The complainant argued that nothing had been concealed, since at the time of the pre-employment interview she had no restrictions that would have prevented her from performing her work and at that time she was not experiencing any symptoms associated with multiple sclerosis.
When addressing the allegation that the complainant had lied during her pre-employment interview, the tribunal found that the complainant did not have to declare her condition because (1) she was not incapable at the time she answered the questionnaire and (2) the question asked was not sufficiently specific.
The tribunal also criticized the employer for continuing to employ the complainant after being informed that she had not disclosed the information concerning her condition. In the opinion of the tribunal, if the employer believed that the relationship of trust had been breached and that its consent to the hiring had been vitiated, it should have denounced the contract immediately, which it did not do until several days later. The employer therefore ratified the contract by agreeing to have the complainant continue to work and provide a medical certificate.
In these circumstances, the tribunal awarded the complainant an amount equivalent to one month’s salary and the sum of $7,500 as moral damages. In addition, the two people involved in handling this matter were personally ordered to pay the complainant the sum of $1,500 as punitive damages.
This case is a reminder to employers of the importance of being extremely careful in the course of the hiring process, particularly when it comes to questioning candidates about a medical condition. Many employers will not inquire until after a conditional offer has been extended. This decision out of Quebec highlights the importance of asking a clear question when asking about a candidate’s ability to perform the essential duties of the job.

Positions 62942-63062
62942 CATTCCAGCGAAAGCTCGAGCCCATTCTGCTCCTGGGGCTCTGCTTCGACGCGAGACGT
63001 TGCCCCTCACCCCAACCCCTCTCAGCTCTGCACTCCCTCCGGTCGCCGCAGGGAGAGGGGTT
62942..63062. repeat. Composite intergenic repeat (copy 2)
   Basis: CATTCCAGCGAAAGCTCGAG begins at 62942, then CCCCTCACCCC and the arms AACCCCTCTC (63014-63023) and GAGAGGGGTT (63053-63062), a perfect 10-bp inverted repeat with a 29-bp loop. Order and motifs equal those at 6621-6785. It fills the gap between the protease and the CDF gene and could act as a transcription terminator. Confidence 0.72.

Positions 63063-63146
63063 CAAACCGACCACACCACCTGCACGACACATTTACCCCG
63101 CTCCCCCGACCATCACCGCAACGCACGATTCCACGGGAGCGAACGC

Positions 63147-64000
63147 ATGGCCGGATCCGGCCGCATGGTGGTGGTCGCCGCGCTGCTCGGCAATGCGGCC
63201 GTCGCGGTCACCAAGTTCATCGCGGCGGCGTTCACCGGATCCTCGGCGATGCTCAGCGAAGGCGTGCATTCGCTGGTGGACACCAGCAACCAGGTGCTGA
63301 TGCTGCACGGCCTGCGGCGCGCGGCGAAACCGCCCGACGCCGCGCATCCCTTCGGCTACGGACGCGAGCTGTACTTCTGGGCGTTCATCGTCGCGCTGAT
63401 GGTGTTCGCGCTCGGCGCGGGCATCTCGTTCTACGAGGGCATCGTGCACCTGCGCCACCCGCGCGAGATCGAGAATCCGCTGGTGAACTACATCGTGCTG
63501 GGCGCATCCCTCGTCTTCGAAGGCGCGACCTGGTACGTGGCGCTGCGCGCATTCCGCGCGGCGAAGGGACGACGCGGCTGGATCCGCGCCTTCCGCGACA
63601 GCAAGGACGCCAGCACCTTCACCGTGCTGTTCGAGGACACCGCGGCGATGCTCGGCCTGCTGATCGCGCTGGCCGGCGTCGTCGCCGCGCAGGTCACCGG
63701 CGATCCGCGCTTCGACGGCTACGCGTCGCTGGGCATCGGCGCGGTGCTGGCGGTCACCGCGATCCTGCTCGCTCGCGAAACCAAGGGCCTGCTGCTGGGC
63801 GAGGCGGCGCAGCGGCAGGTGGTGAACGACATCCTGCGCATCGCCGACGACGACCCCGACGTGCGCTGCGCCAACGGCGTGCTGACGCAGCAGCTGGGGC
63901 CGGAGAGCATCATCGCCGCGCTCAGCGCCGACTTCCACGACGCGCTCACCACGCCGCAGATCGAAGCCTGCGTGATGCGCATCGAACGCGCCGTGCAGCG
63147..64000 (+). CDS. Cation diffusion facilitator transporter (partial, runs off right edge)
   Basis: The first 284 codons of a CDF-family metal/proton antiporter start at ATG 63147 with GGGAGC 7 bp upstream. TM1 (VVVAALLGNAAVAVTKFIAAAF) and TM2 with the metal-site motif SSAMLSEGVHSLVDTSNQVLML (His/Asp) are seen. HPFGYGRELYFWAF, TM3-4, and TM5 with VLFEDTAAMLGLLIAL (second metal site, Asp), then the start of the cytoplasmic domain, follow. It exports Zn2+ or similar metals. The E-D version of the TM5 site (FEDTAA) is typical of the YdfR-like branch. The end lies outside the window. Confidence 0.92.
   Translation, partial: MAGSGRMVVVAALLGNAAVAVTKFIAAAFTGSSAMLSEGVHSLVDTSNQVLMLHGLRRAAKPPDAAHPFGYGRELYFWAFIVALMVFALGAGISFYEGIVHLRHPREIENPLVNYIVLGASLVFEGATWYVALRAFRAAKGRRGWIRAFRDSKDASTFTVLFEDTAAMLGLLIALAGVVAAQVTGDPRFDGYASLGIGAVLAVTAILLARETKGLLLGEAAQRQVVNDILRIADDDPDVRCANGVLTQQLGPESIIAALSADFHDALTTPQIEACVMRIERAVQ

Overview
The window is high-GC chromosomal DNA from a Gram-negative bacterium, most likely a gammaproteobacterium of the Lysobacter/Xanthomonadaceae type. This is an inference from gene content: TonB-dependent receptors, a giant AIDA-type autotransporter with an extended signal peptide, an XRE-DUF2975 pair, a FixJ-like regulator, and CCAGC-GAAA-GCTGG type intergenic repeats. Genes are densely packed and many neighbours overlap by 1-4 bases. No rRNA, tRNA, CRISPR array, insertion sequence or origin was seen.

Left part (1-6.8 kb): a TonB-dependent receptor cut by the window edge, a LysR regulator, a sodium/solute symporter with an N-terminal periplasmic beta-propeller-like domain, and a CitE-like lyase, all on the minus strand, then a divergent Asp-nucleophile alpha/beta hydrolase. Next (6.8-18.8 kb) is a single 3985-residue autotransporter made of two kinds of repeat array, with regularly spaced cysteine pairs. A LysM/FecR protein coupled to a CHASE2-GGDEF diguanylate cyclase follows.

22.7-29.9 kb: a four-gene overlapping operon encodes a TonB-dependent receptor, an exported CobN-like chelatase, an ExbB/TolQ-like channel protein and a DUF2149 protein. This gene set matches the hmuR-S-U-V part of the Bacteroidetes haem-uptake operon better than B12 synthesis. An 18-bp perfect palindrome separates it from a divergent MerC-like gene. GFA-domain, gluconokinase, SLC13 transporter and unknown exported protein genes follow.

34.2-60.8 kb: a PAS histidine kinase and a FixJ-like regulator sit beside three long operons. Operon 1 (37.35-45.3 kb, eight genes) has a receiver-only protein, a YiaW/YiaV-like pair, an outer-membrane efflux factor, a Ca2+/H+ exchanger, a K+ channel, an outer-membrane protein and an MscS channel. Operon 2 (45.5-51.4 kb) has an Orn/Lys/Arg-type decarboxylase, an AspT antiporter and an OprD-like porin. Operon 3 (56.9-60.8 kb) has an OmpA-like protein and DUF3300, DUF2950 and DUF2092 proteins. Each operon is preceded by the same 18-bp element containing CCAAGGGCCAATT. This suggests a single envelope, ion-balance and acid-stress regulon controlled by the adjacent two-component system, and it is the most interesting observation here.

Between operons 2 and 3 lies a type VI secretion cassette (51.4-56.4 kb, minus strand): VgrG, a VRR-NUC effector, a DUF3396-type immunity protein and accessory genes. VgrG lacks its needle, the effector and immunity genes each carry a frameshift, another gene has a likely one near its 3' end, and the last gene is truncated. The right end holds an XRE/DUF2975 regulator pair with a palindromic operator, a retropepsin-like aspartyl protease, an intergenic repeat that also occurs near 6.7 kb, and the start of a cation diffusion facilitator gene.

Best practices include:
- Having a precise questionnaire designed to obtain information that is connected with a requirement rationally related to the performance of the essential duties for which the candidate is applying;
- Have the candidate complete the questionnaire in writing to avoid conflicting testimony;
- In the event that the employer learns that an employee has failed to disclose a medical condition, act immediately and make sure that the employee no longer performs work until a decision is made concerning the employment relationship;
- When a candidate gives honest answers to the questions asked, do an appropriate analysis to determine if reasonable accommodation is possible or would amount to undue hardship with respect to essential duties.
Obviously, each case will turn on its facts, and every situation should be assessed based on its own unique circumstances.
A partner with the firm, Simon Laberge focusses his practice in the Labour, Employment & Human Rights sectors. Simon is active in every area of labour and employment law in connection with collective agreements or individual employment contracts, which includes human rights, labour standards and occupational health and safety matters.